• Any occupation: Pays out if it is evident you’ll not be able to ever work in any type of occupation ever again. If you are still able to perform work in an occupation reasonably suited to your training, education or experience, the lump sum benefit will not be payable.
  • Home duties: Pays you a lump sum benefit if you are totally and permanently disabled and unlikely to return to normal domestic duties. For example cooking family meals or doing the laundry.
  • Modified (activities of daily living): TPD pays out a lump sum if you are completely unable to perform 2 of the 5 normal daily activities such as bathing, eating and drinking or dressing and undressing.
Pros Cons
You receive the entire lump sum benefit. A Lump sum can be difficult to manage, especially as you need to ensure it lasts you for your entire working career and potentially longer.
A lump sum enables you to make provisions, including property and workplace adaptations, for example modifying your car or house. Only covers you for complete and permanent incapacity / disability. The claims assessment process can thus be time-consuming and difficult.
Large sums insured is available. Temporary disability is much more likely to occur than total and complete disability, making valid claims difficult.
Generally cheaper than Income Protection. TPD does not account for the unpredictability of inflation and investment risk. The lump sum is based on predictions of the future and can thus not ensure that the cover amount will be enough should you become disabled in the future.
You can enhance your policy with multiple policy options. Generally, there is no possibility of multiple disability claims.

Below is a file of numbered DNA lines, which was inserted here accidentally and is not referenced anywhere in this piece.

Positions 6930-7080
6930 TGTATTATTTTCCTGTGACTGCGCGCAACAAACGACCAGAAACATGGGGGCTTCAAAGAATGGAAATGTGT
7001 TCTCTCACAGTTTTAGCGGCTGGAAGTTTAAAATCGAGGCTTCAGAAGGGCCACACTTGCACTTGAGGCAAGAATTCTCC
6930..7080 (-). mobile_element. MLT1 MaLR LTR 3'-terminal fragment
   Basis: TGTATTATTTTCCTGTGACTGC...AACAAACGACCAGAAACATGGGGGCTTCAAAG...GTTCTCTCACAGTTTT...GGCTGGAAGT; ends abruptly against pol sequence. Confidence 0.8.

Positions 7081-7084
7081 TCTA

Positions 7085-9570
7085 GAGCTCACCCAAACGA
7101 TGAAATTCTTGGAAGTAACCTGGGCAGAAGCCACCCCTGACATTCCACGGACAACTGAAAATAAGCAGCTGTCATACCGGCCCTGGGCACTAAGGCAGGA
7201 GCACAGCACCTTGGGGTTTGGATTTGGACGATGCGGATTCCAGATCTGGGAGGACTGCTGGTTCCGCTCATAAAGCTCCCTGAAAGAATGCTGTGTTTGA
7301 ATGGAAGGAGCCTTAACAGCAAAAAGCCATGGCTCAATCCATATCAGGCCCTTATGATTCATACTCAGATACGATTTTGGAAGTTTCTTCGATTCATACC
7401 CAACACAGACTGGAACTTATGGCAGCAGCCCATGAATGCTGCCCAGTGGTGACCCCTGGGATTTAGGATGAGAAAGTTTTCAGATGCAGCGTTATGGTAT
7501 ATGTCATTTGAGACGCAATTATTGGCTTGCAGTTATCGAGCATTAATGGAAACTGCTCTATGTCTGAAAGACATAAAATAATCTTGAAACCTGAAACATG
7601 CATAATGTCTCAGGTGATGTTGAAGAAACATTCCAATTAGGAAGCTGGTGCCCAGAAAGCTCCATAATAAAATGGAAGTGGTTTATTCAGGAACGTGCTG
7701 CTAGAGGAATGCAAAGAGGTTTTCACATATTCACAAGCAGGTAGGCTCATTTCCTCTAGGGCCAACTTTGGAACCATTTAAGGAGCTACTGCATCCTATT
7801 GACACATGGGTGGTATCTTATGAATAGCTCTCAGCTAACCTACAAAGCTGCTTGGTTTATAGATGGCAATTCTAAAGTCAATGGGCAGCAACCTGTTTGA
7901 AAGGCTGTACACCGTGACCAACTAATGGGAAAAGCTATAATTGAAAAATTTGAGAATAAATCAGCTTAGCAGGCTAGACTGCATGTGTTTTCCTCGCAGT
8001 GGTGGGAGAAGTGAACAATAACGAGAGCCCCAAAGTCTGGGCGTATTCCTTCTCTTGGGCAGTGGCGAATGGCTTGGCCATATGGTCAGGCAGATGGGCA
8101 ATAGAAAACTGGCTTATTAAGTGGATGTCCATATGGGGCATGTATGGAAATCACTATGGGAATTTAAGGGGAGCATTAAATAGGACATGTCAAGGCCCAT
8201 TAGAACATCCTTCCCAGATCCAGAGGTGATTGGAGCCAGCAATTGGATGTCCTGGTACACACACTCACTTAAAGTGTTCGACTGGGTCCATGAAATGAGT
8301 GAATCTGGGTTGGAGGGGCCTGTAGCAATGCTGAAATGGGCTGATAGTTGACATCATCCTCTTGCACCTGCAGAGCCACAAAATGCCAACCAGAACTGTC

You have a choice of TPD definition as mentioned above: Own occupation, Any occupation, and Modified or Home duties. You MUST have that sustained the particular TPD definition in your policy to receive the benefit.
Premiums are deductible to your super fund if an any occupation TPD cover is purchased through your superannuation. Own occupation definition is not available in your super fund, and for policies taken out in your own name, premiums are not deductible

Can you claim on both your income protection and TPD policy?

Yes, if you meet both your income protection and TPD policy definitions. However, the monthly benefit you’ll receive from your income protection will depend on your policy definition. Select polcies have an offset clause’s for lump sum benefits paid for the same condition and may reduce your monthly benefit accordingly. This will depend entirely on where the lump sum benefit came from and the offset clause (refer to the PDS) of your policy.

Do I need both Income Protection and TPD cover?

Yes, you should consider purchasing both because combining TPD and IP can save you money. However if you have a comprehensive IP policy with a benefit period up to age 65 or 70, you may be able to reduce the level of TPD cover you need. However, it will depend on your liabilities and obligations.

TPD Cover is not a substitute for Income Protection insurance

You may need higher levels of TPD cover if you only have an income protection policy that has a short benefit period of 2 or 5 years. Therefore, you should consider having both types of cover and when you combine your TPD with your IP cover you can often get further discounts on your premiums.

The importance of sufficient disability cover is indisputable, let us help you in determining which cover will best serve your needs.
Published: April 10, 2018
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  • Your Guide to Comparing TPD Insurance Quotes